Questions tagged [signal-detection]

Signal Detection Theory (SDT) explains how a receiver detects a signal in noise as a function of the receiver's sensitivity to the signal & the receiver's bias or tendency to assert the presence of the signal whether it is there or not.

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Detection Theory minimax with non differentiable interior

The minimax is used in detection theory and decision theory for minimizing the overall average risk for the worst case prior. $$ \min_{\delta} \max_{\pi_0} r(\pi_0,\delta) = \max_{\pi_0} \min_{\delta}...
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ROC curve, d' A' - assumption-free?

In my research I want to know how reliably certain feature of a sentence indicates the class that sentence belongs to. So, according to that feature (=how many elements X they contain), the ...
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20 views

Finding exponential decay in noisy vibration signal

I have to analyse vibrational signals for which the general assumption is that there is one dominant excitation and an exponential decay in amplitude thereafter. I have created smoothened envelopes ...
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35 views

How to deal with differently skewed biological data?

I have a single-cell data set with around 40 variables per cell (protein expression, all variables are measured simultaneously). The expression distributions for the single channels look quite ...
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4 views

Can a multivariate “limit of detection” be defined that accounts for the shape of a signal?

The definition of the limit of detection given by the IUPAC Gold Book is this: The limit of detection, expressed as the concentration, $c_L$, or the quantity, $q_L$, is derived from the smallest ...
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Does the procedure of progressively adding noise have a name?

I want to make a qualitative estimate of the amount of noise in my dataset $X$. For that purpose, I use a certain information estimator $F(X)$ (for example, mutual information between two different ...
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32 views

Is signal detection theory a Bayesian approach?

Signal detection theory can be applied to modeling perception thresholds for defined stimuli, for example the detection of the presence of a specific signal. It is assumed both the stimulus intensity ...
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12 views

Ideal observer test: which root is the correct one?

Given two pdfs of the signal when a target is present p(x|K)] and where there is only nois p(x|H)] I need to find an analytical solution for the ideal observer test: meaning that I need to find x. ...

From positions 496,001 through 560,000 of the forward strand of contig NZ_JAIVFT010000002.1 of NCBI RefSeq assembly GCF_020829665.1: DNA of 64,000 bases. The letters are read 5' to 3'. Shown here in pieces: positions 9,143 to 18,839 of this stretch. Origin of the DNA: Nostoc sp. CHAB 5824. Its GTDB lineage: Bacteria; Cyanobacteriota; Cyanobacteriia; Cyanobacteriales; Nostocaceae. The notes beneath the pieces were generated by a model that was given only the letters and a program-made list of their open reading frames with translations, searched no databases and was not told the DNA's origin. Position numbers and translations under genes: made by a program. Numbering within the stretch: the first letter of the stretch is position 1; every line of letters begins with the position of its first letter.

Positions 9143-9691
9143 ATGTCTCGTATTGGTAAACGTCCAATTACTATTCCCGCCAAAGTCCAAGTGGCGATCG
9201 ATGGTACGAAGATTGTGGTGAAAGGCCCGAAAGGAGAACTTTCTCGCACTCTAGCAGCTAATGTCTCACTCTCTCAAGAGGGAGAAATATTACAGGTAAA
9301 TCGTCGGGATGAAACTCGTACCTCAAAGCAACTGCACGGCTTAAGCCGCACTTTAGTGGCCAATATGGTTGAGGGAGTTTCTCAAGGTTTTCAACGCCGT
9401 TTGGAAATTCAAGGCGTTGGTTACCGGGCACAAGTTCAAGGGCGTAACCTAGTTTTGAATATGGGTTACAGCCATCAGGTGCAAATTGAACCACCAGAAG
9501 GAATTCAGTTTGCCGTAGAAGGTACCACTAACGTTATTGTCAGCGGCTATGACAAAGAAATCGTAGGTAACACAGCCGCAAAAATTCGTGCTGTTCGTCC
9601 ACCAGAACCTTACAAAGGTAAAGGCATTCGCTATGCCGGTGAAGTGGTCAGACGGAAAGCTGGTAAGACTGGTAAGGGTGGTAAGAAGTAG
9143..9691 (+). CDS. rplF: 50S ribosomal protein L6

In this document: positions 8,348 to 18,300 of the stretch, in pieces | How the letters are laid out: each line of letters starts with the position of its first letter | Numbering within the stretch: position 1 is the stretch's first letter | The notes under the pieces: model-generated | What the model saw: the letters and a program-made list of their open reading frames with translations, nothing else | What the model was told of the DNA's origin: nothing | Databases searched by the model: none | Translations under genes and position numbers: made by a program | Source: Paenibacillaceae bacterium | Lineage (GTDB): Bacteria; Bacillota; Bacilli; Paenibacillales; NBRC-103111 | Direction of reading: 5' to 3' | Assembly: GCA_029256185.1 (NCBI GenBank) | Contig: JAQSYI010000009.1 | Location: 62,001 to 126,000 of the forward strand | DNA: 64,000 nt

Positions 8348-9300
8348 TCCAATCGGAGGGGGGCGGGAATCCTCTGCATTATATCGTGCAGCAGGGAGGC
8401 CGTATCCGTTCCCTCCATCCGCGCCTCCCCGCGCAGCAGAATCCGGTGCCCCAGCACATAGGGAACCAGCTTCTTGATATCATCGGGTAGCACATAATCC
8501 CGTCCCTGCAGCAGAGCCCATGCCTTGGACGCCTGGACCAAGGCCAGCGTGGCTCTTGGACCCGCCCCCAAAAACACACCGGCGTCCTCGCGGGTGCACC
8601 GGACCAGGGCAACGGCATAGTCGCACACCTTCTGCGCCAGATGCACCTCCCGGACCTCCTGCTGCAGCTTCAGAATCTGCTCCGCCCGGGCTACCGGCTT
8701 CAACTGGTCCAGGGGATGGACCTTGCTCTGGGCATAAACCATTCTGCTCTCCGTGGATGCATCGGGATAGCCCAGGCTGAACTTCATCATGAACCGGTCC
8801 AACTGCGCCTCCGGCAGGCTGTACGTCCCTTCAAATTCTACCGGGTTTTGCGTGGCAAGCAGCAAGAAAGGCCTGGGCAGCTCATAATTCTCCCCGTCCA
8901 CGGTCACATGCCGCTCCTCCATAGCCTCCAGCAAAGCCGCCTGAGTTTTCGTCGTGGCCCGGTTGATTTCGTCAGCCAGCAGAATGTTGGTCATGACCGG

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Change point detection applicable to pulsar signals?

Little background on pulsar timing research. A millisecond pulsar has a very stable pulsar 'profile', or characteristic pulse, and is like a fingerprint for each pulsar. However, at times, the pulsar ...
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33 views

Unbalanced experimental design for GLMER model

Suppose I have an unbalanced experimental design with more distractors (N=48) than targets (N=24). Would it be okay to run a mixed effect logistic regression analysis on this data? Or is it preferred ...
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3 views

How can you test whether two samples of noisy data differ by the inclusion of one (or more) signals

Tldr; I am wondering If there is a test that enables you to compare two samples A and B of data, and robustly test the hypothesis that A contains a real signal, if B is certain to contain no signal, ...
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29 views

Signal Detection Theory: correct rejections - what underlying processes?

Suppose we have a word recognition task, on the basis of which we compute the four rates defined in Signal Detection Theory as Hits, False Alarms, Correct Rejections, and Misses (HR, FAR, CRR, MR). ...
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Estimation and detection in communication problem?

I just want to get clear conceptually about the difference between detection and estimation in terms of a communication problem. Suppose I have a source and a destination. The source transmits binary ...
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37 views

Interpreting Dprime values

I had an unbalanced design in my experiment, therefore instead of running logistic regression models for the analysis I calculated Dprime values for each experimental condition and then took these d' ...
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1answer
30 views

Chance&ceiling performance when using non-standardised hit&false-alarm rates

What is lost/missed out on if defining d', the sensitivity index from Signal Detection Theory, based on non-standardised rates? For example, Patel et al. 2008, for a task where normal and anomalous ...
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115 views

What are the correct rejection- and miss-rate used for?

Say we have a two-alternative forced choice task on the basis of which we compute the four rates defined in signal detection theory, relating to hits, false alarms, correct rejections, and misses (HR, ...